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Because water and rivers have been viewed and taught as if they were plumbing instead of living or life-supporting, water resources have ...
Because water and rivers have been viewed and taught as if they were plumbing instead of living or life-supporting, water resources have been progressively degraded by the actions of human society. Early efforts to maintain water quality used water samples and the presence of chemical pollutants to assess the health of rivers. Water chemistry, it was assumed, served as a surrogate of stream biological condition.

 We now know that assumption is flawed and many agencies, institutions, and citizen groups in more than 60 countries around the world are shifting to biological rather than chemical assessment to track the health of rivers and their watersheds. Biological monitoring and assessment provides a more integrative approach to assessment of stream condition than does chemical monitoring.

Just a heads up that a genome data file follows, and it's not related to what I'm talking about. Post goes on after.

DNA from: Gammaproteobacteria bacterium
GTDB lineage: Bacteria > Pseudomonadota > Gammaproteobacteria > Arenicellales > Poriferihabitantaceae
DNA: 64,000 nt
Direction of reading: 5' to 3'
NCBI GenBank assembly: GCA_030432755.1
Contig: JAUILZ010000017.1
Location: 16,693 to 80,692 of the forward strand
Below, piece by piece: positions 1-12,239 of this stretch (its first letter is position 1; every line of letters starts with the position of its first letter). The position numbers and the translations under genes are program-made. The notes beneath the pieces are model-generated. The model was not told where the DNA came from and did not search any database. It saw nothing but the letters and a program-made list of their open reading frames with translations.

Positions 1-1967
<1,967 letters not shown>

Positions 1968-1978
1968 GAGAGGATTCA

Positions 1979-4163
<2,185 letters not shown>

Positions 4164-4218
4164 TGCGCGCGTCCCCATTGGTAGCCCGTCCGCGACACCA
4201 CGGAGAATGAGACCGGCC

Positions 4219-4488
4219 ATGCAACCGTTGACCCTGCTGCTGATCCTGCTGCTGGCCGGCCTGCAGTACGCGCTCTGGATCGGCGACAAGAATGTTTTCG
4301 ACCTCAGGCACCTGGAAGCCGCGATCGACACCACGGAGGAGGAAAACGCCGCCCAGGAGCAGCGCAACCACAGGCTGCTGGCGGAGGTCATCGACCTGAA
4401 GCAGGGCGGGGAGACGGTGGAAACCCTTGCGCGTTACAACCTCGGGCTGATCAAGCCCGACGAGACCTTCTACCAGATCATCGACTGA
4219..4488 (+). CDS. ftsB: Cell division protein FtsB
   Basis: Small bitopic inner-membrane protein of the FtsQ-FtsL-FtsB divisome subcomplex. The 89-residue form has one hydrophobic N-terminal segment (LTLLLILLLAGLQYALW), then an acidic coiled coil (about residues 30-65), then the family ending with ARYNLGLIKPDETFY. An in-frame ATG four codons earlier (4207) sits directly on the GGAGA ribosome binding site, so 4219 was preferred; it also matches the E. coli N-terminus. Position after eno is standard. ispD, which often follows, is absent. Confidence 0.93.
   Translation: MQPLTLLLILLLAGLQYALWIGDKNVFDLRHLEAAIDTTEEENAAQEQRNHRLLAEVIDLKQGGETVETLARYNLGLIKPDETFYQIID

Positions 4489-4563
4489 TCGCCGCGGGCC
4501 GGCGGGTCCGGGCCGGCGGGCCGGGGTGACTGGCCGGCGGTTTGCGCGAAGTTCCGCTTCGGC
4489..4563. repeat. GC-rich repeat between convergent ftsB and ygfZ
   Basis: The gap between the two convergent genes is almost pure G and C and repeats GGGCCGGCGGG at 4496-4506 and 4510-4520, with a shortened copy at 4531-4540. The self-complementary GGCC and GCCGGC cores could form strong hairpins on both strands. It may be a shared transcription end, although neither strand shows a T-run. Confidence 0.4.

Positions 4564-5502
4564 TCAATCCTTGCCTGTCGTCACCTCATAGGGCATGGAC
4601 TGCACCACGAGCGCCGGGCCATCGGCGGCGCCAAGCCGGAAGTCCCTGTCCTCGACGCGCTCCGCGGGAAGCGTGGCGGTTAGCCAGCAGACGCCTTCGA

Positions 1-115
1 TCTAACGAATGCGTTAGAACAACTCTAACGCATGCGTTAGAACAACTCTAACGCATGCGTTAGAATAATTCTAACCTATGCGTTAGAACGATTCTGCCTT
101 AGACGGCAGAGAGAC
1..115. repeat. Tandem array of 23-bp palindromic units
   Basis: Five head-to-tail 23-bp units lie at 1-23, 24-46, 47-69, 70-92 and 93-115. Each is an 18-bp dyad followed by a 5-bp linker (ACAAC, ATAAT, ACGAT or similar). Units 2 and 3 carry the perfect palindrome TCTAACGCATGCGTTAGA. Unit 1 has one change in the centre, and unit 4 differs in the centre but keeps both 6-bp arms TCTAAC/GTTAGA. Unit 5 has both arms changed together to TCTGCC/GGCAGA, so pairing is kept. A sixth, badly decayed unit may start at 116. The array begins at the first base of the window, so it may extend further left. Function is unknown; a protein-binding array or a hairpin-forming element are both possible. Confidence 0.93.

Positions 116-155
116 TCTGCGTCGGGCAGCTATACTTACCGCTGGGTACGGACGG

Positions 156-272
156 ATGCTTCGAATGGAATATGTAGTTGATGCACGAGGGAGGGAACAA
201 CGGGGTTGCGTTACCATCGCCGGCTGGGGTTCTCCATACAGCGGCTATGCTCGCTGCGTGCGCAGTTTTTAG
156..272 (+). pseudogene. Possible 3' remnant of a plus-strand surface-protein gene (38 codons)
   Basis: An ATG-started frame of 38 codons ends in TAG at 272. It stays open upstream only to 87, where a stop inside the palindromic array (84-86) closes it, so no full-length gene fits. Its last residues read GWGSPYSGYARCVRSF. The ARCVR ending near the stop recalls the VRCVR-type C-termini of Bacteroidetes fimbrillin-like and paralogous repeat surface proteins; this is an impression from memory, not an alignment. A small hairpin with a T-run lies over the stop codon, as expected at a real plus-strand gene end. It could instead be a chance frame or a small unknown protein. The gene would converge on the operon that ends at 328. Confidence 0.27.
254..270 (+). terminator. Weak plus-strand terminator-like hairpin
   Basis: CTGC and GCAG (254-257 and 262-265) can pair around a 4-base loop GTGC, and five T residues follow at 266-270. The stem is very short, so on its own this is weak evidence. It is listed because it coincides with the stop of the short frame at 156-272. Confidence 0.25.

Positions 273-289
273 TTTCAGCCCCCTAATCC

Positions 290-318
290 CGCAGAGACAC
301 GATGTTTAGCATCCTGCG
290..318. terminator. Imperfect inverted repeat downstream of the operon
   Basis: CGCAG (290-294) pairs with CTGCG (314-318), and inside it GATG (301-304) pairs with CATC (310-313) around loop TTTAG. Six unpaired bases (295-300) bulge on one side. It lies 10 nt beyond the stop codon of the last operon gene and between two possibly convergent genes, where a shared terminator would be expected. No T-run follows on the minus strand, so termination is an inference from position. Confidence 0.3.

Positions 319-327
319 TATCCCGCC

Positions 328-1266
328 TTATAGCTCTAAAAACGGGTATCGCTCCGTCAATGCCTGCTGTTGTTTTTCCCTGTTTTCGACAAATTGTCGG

The index of biological integrity (IBI) was initially developed in the Midwestern United States to examine the condition of fish communities in streams and rivers. Its strengths has stimulated biologists and water managers around the world to employ the IBI approach in studies of fish as well as stream macroinvertebrates, especially insects, and plants, such as algae and diatoms. These two videos introduce the IBI, illustrating how it can be used to guide citizens and managers to improved understanding of the condition of local streams and rivers. Knowledge of the condition of rivers and the activities of humans in a watershed or region provides the foundations for diagnosis of the causes of degradation and suggests management activities that will protect the biology of healthy streams and improve the biological condition of degraded streams. This goal is directly tied to the biological integrity goals of the Clean Water Act in the United States and the European Unions Water Framework Directive.
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